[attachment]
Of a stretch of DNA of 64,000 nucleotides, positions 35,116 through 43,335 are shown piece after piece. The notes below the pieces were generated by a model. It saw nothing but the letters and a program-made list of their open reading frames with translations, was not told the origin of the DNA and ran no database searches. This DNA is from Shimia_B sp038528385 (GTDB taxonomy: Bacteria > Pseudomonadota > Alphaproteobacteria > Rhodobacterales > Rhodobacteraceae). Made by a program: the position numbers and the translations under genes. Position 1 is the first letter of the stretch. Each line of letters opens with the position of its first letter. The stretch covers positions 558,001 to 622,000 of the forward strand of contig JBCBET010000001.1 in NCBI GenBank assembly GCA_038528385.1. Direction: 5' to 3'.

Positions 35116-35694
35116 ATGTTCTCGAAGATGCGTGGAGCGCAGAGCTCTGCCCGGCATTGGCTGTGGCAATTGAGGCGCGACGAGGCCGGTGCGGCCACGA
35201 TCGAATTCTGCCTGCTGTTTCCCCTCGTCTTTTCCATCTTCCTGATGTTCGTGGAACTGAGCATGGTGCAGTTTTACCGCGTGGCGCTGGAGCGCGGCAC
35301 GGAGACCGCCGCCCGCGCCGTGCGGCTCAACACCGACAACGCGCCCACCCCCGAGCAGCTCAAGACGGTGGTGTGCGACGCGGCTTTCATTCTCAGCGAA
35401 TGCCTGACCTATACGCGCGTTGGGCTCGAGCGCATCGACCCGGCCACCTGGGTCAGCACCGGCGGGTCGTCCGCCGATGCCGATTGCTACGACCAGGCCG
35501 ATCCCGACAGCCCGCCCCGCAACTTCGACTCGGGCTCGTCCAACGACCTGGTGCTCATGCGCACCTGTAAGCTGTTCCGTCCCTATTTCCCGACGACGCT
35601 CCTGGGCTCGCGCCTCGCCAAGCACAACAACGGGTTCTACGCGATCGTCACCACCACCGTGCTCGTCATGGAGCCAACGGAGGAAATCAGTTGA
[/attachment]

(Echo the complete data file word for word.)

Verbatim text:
Of a stretch of DNA of 64,000 nucleotides, positions 35,116 through 43,335 are shown piece after piece. The notes below the pieces were generated by a model. It saw nothing but the letters and a program-made list of their open reading frames with translations, was not told the origin of the DNA and ran no database searches. This DNA is from Shimia_B sp038528385 (GTDB taxonomy: Bacteria > Pseudomonadota > Alphaproteobacteria > Rhodobacterales > Rhodobacteraceae). Made by a program: the position numbers and the translations under genes. Position 1 is the first letter of the stretch. Each line of letters opens with the position of its first letter. The stretch covers positions 558,001 to 622,000 of the forward strand of contig JBCBET010000001.1 in NCBI GenBank assembly GCA_038528385.1. Direction: 5' to 3'.

Positions 35116-35694
35116 ATGTTCTCGAAGATGCGTGGAGCGCAGAGCTCTGCCCGGCATTGGCTGTGGCAATTGAGGCGCGACGAGGCCGGTGCGGCCACGA
35201 TCGAATTCTGCCTGCTGTTTCCCCTCGTCTTTTCCATCTTCCTGATGTTCGTGGAACTGAGCATGGTGCAGTTTTACCGCGTGGCGCTGGAGCGCGGCAC
35301 GGAGACCGCCGCCCGCGCCGTGCGGCTCAACACCGACAACGCGCCCACCCCCGAGCAGCTCAAGACGGTGGTGTGCGACGCGGCTTTCATTCTCAGCGAA
35401 TGCCTGACCTATACGCGCGTTGGGCTCGAGCGCATCGACCCGGCCACCTGGGTCAGCACCGGCGGGTCGTCCGCCGATGCCGATTGCTACGACCAGGCCG
35501 ATCCCGACAGCCCGCCCCGCAACTTCGACTCGGGCTCGTCCAACGACCTGGTGCTCATGCGCACCTGTAAGCTGTTCCGTCCCTATTTCCCGACGACGCT
35601 CCTGGGCTCGCGCCTCGCCAAGCACAACAACGGGTTCTACGCGATCGTCACCACCACCGTGCTCGTCATGGAGCCAACGGAGGAAATCAGTTGA